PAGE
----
What is the most likely outcome for my first DWI in Texas? How about my second DWI? Third?

In Texas, driving with too much alcohol or drugs in your system is referred to as Driving While Intoxicated (DWI). DWIs apply only to adults (anyone 17 and older can receive DWI penalties).  Only persons under 21 years of age can be convicted of the separate offense of Driving Under the Influence (DUI).  If you've been convicted of a DWI offense, your penalty can vary depending on your particular circumstances.  You are guilty of a DWI if you are operating a motor vehicle with a Blood or Breath Alcohol Concentration (BAC) of at least 0.08%, or while on a drug that impairs your ability to drive.  Even if your BAC is below 0.08%, you can still be arrested for drunk driving in Texas if alcohol is impairing your ability to drive at even a lesser concentration.  To determine whether your driving is impaired, a police officer can require you to perform a set of field sobriety tests.  If you fail the tests and have alcohol or drugs in your system, you can be convicted of a DWI even if your BAC is below 0.08%. Although most people think of cars and trucks when thinking about DWI offenses, there are also similar penalties for boating while intoxicated (BWI), flying while intoxicated (FWI), or operating an amusement ride while intoxicated.  The more prior DWI convictions (or intoxicated convictions) you have, the more severe your penalties.

First, there are penalties that the Texas Department of Transportation (TxDOT) places on you.  Under Texas's Administrative License Revocation (ALR) Program, licenses are automatically suspended when a person is arrested for a DWI offense.  When you are arrested for a DWI, the arresting officer will confiscate your driver's license and issue you a temporary 40-day permit along with serving you a Notice of Suspension.  If you do not request a hearing from the TxDOT within 15 days, your license will be suspended when the permit expires at the end of 40 days.  It will then cost $125 in order to reinstate your license when you're eligible to do so.

If you request an ALR hearing, it can be done in person or via teleconference.  All in-person hearings are conducted at a location designated by the Texas State Office of Administrative Hearings (SOAH).  The hearing will take place in the county that the DWI arrest occurred in if that county has over 300,000 people.  Otherwise, the hearing will take place within 75 miles of the county seat.  Although you are not required to have a lawyer for the ALR hearing, a Texas DWI defense attorney or DUI lawyer can be extremely helpful in fighting against a suspension.

The period that your license will be suspended depends on your offense. If there is an official finding that you refused to be tested for drugs or alcohol, your license will be automatically suspended for 6 months, so don't think that refusing to be tested will prevent you from a DWI or DUI conviction. Evidence that you refused the test can be used against you to support a finding that you were guilty of a DWI offense.

Keep in mind that your ALR hearing is separate from criminal court proceedings.  The outcome in one arena is not necessarily indicative of how things will turn out in the other.  If you are a repeat offender, you may have to drive for a period of time with an interlock device once your license is reinstated.  An interlock device prevents you from driving a vehicle unless your BAC is within the legal limit. The device is installed at the expense of the DWI offender.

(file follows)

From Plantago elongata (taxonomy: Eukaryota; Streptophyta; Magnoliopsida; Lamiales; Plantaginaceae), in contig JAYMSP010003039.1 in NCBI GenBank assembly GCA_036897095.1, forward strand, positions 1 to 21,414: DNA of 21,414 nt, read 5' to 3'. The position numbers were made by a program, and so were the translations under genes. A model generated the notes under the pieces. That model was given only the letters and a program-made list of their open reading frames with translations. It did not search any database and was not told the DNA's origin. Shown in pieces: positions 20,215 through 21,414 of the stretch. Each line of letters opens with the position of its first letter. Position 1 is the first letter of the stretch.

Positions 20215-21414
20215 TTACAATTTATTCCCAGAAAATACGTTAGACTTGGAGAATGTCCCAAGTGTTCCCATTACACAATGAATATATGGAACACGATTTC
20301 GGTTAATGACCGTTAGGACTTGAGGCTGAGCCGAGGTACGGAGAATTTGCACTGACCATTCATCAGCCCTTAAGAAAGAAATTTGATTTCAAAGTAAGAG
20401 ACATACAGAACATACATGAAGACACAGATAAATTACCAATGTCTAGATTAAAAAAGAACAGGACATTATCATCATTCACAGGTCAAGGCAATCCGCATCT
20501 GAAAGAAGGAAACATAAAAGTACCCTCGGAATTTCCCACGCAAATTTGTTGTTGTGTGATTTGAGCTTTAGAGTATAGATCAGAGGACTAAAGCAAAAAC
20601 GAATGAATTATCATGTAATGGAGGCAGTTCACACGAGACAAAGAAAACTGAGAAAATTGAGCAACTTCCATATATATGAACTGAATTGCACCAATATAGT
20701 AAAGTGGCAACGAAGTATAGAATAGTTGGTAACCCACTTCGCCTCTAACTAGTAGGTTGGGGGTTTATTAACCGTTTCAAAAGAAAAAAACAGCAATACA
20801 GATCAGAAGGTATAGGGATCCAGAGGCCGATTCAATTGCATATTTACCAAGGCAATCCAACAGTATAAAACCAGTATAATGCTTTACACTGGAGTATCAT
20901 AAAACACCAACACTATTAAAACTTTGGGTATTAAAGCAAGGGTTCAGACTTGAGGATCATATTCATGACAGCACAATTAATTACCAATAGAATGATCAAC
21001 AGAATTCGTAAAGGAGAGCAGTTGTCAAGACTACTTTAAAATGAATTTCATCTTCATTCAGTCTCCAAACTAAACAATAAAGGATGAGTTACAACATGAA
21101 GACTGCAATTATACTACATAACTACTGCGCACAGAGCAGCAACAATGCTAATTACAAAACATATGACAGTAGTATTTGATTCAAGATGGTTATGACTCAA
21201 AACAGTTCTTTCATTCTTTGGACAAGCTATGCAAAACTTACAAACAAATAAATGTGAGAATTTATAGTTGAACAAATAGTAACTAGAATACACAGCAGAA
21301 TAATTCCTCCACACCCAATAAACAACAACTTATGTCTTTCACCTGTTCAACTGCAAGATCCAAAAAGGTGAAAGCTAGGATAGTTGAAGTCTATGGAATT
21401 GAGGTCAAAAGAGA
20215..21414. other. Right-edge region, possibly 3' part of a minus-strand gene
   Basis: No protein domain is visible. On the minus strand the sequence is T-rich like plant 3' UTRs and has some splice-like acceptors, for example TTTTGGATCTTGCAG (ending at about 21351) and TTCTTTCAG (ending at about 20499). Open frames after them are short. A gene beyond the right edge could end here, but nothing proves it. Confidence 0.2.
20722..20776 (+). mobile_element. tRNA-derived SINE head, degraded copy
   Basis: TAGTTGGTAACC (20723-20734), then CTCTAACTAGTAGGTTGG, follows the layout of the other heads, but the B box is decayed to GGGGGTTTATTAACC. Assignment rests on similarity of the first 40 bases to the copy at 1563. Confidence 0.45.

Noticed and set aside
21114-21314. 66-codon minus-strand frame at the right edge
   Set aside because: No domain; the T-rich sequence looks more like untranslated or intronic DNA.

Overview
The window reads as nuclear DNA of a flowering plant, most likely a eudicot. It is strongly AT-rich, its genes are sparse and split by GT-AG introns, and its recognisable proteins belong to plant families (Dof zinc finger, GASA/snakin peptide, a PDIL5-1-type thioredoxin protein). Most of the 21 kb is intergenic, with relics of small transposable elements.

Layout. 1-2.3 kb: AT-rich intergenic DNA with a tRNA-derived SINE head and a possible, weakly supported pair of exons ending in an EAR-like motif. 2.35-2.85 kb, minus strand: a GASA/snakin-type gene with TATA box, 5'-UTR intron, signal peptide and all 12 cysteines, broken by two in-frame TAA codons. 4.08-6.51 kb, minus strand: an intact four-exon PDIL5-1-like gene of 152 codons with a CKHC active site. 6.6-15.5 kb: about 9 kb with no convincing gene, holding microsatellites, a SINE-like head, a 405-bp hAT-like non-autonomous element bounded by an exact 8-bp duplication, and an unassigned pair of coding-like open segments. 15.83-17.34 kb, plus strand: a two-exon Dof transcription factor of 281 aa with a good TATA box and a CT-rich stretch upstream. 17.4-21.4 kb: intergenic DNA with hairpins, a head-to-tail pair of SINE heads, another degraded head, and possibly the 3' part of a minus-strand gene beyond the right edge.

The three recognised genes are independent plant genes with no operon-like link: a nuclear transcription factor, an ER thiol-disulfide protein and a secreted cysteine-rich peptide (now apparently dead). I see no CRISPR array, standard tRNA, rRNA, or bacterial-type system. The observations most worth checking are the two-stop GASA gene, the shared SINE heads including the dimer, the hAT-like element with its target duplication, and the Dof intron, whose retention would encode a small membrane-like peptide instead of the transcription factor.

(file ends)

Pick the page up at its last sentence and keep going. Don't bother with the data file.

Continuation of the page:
The criminal DWI consequences vary widely depending on the circumstances.  Keep in mind that you can be guilty of multiple DWI offenses stemming from a single arrest.  For instance, you can receive penalties both for driving with a minor and for having prior DWI offenses at the same time.  The table below outlines the penalties that you can expect to receive taking into account several common factors related to DWI offenses.  For most offenses, the penalties come in a range.  The less heinous your DWI violation (or the better your DWI lawyer), the more lenient the penalty tends to be.

DWI Penalty Table


DWI Offense

Fine
(max)

Incarceration

Charge

Driving Privileges

Suspension

Annual Fee*

Interlock Device

First

$2,000

3 days - 180 days

Misdemeanor

1 year max

$1,000 or $2,000

 

Second

$4,000

1 month - 1 year

Misdemeanor

2 years  max

$1,000, $1,500, or $2,000

1 year**

Second (if 1st  was DWI Manslaughter)

$10,000

2 years - 10 years

Felony

2 years max

$1,000, $1,500, or $2,000

1 year**

Third or More

$10,000

2 years - 10 years

Felony

2 years max

$1,000, $1,500, or $2,000

1 year**

W/ Passenger Under 15

$10,000

2 years

State Felony

6 month min.***

***

***

Serious Injury

$10,000

2 years - 10 years

Felony

***

***

***

Manslaughter

$10,000

2 years - 20 years

Felony

***

***

***

* Fee must be paid for three years in order to retain your driver's license.
** Only applies in cases where the subsequent offense took place within five years of the prior offense.
*** Maximum is dependent on whether it is the first, second, third, or subsequent DWI offense.

 

For more information on Texas DWI, check out the following articles:

What are zero tolerance laws? Does New York have such a law?

How does a prior DUI record in another state affect a DWI or DWAI in New York?

How does a drunk driving conviction, or DWI, in New York affect my driving and criminal record?

Do I have to take a DWI breath, blood, or urine test in New York?

How can I challenge a DWI in New York?

Will my insurance rates go up as a result of a DWI on my record in New York?

I was recently arrested for a DWI in New York. I was on medication at the time. Will this help defend against a DWI or DWAI conviction?

I have a couple of DUIs or DWIs in another state. Is my license suspended in New York?

How can a DWAI or DWI lawyer in New York help me?